Phyllis Schlafly passed away last week.
There are some people on the left side of the political spectrum – many of them people I respect and agree with – for whom this news was met with a sort of ghoulish adulation. Why? Because for many it is all to easy to reduce Schlafly’s life and legacy to one spent battling against the moral arc of the universe’s slow bend towards justice. There are many who would boldly stand up and argue that to do so would not be a reduction at all, merely an articulation of fact.
I might even be one of those people, if I’m just going to lay my cards on the table. But I am not writing to discuss the subjective facts of Ms. Schlafly’s life – such work is best left to historians and biographers.
No, what I am most interested in are the facts that are not up for dispute:
She was a political organizer.
A grassroots political organizer.
And her campaign against the Equal Rights Amendment is one of the most effective and skillfully run interfaith mobilizations of women in the history of American political organizing.
Schlafly who notably had no real qualms or interest in the bill she would end up working tirelessly to organize against, saw it as an opportunity to build a nationwide interfaith coalition of women – Catholics, evangelicals, Mormons and Orthodox Jews – with whom she could build a base. And then she had that base bring pies and cakes to the homes of senators and lawmakers to get them to pushback against the ERA.
While her conception of what an interfaith coalition could look like was surely limited by the times, her conception of what such a base could accomplish certainly was not.
So why then does it seem that our own modern imaginary for what interfaith work looks like seem so…diluted? In a time when people of faith are more connected to each other than any humans have ever been in the history of this world, when the mere touch of a button can be used to broadcast the date and time of a meeting to dozens upon dozens of people all at once, why does it seem as though we spend more time on that which keeps us apart?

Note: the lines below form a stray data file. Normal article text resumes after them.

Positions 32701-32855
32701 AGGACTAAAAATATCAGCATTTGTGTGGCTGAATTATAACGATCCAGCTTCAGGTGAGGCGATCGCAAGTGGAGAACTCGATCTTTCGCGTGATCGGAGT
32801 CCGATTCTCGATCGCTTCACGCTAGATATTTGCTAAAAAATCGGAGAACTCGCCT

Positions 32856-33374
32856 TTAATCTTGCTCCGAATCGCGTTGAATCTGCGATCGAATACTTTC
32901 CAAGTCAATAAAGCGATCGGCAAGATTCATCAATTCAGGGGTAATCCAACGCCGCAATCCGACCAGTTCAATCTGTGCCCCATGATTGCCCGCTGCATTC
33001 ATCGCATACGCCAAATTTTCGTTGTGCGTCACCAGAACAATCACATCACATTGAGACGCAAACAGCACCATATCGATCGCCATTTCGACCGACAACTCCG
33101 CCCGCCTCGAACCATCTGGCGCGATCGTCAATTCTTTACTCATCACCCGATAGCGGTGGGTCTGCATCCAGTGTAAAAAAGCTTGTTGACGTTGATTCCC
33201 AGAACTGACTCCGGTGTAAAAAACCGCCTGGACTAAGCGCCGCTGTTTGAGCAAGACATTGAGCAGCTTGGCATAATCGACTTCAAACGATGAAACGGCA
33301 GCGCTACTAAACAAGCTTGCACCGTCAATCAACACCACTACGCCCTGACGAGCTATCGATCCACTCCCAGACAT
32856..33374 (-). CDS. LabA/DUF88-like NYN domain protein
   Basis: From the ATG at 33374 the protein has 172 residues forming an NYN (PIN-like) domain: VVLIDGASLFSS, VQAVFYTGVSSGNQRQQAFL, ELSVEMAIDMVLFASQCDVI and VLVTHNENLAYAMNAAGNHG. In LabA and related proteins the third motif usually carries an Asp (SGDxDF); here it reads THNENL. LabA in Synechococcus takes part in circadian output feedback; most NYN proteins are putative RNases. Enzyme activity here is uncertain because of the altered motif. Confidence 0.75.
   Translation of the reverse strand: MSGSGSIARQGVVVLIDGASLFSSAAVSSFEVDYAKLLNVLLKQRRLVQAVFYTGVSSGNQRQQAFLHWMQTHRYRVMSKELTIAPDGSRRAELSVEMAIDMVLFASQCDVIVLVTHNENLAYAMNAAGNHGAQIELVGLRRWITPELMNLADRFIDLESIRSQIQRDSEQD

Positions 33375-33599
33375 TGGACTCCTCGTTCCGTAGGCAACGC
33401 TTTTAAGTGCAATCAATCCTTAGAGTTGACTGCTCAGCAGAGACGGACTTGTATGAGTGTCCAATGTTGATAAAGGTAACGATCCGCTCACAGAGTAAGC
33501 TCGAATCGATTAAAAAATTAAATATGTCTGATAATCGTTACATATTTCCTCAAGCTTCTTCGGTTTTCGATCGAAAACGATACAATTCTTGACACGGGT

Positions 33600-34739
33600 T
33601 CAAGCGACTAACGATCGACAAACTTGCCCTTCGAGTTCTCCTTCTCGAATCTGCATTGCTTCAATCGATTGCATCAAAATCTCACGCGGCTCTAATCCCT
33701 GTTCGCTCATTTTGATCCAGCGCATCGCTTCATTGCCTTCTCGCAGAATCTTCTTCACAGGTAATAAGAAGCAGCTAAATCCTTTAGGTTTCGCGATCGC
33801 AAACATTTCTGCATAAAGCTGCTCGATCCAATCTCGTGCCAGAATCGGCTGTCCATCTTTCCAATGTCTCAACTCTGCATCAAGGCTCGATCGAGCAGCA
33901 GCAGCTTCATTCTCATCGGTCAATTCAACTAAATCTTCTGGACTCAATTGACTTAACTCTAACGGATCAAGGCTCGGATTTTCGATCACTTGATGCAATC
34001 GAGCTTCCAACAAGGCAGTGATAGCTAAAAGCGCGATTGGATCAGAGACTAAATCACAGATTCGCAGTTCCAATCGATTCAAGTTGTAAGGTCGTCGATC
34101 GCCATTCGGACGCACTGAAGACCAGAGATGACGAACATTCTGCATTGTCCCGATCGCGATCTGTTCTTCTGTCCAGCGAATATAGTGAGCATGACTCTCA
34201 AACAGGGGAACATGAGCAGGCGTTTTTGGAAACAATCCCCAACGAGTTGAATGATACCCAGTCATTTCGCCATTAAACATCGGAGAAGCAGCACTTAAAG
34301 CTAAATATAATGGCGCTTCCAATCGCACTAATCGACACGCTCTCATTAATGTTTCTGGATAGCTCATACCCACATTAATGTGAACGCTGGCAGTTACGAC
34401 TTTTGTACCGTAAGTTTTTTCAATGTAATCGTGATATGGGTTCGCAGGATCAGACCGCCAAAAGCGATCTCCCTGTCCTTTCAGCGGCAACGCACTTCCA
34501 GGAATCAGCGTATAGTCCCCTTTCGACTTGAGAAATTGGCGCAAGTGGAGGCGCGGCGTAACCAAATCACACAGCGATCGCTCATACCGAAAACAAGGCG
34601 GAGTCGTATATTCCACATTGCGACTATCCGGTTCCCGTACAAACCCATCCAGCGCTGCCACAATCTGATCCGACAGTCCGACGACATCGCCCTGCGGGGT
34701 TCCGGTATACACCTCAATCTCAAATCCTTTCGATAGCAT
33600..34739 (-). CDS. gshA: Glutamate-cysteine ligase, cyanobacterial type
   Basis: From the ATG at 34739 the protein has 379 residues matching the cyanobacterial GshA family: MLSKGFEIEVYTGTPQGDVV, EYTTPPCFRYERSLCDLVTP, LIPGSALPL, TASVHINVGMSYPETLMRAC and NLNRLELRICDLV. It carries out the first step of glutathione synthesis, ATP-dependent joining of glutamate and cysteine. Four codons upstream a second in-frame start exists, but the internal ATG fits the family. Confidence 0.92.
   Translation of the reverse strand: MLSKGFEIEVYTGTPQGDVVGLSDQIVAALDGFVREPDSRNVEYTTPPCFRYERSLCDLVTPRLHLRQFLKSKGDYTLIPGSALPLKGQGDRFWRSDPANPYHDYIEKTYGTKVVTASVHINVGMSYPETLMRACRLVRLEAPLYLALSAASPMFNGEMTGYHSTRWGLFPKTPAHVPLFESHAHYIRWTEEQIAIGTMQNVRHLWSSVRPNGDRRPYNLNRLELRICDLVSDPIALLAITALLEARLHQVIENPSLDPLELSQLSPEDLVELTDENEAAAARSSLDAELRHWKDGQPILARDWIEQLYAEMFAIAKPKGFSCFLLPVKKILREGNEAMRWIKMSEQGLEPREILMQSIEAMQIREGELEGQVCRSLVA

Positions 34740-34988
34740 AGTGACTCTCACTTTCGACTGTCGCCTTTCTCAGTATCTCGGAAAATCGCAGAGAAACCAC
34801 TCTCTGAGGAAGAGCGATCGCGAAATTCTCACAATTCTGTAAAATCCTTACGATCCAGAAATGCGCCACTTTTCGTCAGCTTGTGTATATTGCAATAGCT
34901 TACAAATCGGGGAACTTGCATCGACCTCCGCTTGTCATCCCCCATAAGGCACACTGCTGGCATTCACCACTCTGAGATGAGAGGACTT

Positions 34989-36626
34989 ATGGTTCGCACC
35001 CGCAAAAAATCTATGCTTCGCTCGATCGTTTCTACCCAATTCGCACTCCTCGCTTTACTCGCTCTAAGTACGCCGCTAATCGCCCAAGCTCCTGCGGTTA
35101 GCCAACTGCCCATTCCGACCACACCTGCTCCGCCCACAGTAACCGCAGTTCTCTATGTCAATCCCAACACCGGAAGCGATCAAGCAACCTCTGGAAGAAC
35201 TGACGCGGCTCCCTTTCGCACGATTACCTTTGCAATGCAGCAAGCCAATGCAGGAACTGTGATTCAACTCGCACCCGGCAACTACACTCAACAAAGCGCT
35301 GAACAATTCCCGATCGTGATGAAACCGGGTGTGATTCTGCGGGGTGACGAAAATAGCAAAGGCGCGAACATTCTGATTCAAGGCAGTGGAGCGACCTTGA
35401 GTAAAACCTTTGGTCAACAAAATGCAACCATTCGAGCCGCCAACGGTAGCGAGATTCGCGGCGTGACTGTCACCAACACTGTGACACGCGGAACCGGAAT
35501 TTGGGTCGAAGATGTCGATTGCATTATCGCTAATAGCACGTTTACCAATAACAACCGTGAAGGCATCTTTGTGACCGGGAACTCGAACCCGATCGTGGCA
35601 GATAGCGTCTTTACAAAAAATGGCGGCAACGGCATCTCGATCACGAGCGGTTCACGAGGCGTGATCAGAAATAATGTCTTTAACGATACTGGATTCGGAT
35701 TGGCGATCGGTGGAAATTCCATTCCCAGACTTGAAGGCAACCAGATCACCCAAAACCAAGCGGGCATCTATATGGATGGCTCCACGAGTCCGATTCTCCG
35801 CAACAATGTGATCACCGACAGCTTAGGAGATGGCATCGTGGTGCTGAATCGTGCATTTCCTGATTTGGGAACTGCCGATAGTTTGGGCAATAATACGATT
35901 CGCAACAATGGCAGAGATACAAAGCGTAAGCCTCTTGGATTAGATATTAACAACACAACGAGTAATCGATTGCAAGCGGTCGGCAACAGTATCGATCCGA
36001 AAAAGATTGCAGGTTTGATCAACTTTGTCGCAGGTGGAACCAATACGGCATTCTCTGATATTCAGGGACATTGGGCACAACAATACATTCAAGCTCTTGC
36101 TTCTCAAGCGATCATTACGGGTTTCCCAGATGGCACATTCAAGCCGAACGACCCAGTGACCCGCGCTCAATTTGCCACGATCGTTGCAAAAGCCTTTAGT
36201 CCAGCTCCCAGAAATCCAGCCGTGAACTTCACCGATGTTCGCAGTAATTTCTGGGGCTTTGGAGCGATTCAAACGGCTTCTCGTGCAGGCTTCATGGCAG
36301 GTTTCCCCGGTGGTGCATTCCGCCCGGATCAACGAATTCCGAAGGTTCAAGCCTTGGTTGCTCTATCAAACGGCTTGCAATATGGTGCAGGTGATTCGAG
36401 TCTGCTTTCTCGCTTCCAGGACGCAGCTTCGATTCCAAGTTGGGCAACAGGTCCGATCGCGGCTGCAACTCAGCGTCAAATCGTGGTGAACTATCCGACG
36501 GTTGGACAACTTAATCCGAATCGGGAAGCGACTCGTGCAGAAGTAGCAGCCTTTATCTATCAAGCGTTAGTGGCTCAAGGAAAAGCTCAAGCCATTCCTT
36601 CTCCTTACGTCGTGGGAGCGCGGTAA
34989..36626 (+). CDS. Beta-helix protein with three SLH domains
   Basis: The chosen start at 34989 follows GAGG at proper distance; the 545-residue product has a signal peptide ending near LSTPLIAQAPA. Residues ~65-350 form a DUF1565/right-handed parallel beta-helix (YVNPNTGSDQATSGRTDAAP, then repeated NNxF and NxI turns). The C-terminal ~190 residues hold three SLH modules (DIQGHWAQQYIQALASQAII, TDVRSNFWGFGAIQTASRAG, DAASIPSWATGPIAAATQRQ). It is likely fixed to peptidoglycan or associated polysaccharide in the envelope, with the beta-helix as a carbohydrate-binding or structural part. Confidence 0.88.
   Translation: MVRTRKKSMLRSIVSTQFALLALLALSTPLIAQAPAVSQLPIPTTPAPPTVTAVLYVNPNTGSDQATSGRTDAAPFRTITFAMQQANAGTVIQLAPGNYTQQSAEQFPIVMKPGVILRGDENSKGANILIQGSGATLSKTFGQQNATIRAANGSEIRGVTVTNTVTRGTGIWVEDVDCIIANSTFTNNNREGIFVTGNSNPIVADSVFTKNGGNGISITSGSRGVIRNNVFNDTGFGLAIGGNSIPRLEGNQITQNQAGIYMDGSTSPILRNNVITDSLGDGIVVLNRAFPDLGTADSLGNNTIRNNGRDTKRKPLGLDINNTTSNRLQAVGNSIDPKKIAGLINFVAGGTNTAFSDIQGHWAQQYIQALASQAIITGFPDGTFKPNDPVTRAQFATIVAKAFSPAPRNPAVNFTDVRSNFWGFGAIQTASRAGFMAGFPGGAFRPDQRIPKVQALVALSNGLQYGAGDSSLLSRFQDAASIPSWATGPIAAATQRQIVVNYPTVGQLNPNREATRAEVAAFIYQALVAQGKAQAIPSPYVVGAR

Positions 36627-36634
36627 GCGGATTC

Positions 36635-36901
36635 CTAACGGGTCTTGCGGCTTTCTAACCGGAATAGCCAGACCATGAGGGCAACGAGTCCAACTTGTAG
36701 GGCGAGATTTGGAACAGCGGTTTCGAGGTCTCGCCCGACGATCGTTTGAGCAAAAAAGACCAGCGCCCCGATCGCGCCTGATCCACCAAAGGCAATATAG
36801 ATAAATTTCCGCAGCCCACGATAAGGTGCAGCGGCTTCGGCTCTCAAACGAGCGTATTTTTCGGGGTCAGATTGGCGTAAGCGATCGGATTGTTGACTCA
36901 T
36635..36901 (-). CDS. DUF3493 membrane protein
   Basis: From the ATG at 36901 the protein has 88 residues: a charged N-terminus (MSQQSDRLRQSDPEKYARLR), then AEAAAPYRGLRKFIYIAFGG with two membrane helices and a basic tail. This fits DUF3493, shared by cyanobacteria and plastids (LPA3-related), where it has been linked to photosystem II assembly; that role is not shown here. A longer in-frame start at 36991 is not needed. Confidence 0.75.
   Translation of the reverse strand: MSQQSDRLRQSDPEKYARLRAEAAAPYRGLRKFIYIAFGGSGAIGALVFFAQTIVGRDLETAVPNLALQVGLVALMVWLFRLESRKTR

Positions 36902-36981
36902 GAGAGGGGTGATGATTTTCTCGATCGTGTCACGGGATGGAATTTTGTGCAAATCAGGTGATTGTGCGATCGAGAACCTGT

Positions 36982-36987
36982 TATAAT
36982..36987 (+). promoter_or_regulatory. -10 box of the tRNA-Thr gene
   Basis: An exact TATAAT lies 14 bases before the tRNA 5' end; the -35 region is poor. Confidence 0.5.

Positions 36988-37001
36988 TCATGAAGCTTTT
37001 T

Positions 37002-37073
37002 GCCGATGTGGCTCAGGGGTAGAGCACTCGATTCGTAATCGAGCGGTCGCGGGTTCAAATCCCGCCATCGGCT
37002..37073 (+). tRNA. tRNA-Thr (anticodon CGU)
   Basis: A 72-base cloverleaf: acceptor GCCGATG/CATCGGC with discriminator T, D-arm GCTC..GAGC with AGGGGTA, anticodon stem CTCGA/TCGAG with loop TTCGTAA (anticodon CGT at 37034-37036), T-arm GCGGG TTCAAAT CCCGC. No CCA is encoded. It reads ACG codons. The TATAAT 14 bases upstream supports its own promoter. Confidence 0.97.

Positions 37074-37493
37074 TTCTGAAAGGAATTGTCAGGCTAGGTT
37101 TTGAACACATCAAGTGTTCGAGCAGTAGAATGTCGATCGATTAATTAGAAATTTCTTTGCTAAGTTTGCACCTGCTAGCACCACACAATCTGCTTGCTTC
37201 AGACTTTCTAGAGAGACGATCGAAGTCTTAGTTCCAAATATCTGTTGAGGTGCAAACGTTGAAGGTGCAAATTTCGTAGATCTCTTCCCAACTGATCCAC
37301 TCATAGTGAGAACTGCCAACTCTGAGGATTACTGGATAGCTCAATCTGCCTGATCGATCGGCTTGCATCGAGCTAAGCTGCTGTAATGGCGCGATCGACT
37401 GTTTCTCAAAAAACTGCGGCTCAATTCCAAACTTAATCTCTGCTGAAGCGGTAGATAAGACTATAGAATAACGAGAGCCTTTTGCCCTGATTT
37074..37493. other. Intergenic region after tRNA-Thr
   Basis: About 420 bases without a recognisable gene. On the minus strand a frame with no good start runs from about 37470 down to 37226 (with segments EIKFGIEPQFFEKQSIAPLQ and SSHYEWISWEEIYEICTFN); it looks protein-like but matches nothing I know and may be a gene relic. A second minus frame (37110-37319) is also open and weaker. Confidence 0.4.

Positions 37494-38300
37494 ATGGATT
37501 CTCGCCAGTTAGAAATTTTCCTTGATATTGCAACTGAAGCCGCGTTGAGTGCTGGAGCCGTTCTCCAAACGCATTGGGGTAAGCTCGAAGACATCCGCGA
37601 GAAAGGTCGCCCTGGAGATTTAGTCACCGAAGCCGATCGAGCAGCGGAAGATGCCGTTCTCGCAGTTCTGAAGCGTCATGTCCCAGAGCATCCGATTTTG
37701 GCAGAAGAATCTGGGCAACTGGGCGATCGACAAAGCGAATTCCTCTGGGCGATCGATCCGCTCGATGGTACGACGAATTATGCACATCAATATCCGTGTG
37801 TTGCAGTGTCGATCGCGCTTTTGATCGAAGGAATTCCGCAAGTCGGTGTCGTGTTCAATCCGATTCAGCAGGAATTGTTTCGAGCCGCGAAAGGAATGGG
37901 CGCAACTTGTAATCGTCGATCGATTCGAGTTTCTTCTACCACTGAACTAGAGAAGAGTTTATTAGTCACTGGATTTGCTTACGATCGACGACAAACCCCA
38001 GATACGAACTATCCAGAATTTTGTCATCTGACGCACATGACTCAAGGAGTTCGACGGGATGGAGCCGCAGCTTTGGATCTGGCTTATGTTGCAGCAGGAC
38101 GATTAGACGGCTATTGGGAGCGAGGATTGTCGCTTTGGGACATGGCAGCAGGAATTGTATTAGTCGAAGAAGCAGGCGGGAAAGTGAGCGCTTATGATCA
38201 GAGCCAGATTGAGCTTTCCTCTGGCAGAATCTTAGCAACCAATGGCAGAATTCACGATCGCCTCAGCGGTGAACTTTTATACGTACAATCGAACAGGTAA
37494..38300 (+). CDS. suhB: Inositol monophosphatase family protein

I’m not talking about politics, race, class or even doctrines: I am not sure that anything hampers the path of interfaith work more than reluctance – not the reluctance to take a stance but rather the reluctance to fail. Together.
You know what I mean. All that time spent getting people to the table, mediating and cajoling and politicking it out carefully until everyone is ready to act the safe bet. And the whole time you still wonder whether or not if this protest/fundraiser/march/picnic fails there’s no way you could ever get these folks together to try again.
We know what faith, many faiths, in action looks like. We have more models for it than I could count on both hands. None of us, however, wants to be the model for failure, even if that failure is graceful.
Anyone can gather a likeminded crowd, point them in the direction of a problem and say “We are going to fix this.” It doesn’t take courage, it doesn’t take grace and it certainly doesn’t take charisma. I do think, however, that you need a combination of all of those things to sit at a table, look to those next to you and say
“We might not succeed. Let’s try anyway.”
I think it takes all of those things to look at a bill that’s got overwhelming political support and say “Let’s try to beat that with cake and pie.”
I don’t know that any modern movement could or should offer something that simple. We cannot work together for change if we’re looking to be something comfortable and satisfying for all people. And yet, we also cannot work together for change if we aren’t willing to wrestle with that which makes us uncomfortable and causes us to feel dissatisfied.
Anyone can sit in their silo and fail to change the world.
Let’s try to fail together.
Julian M. Galette, Communications Intern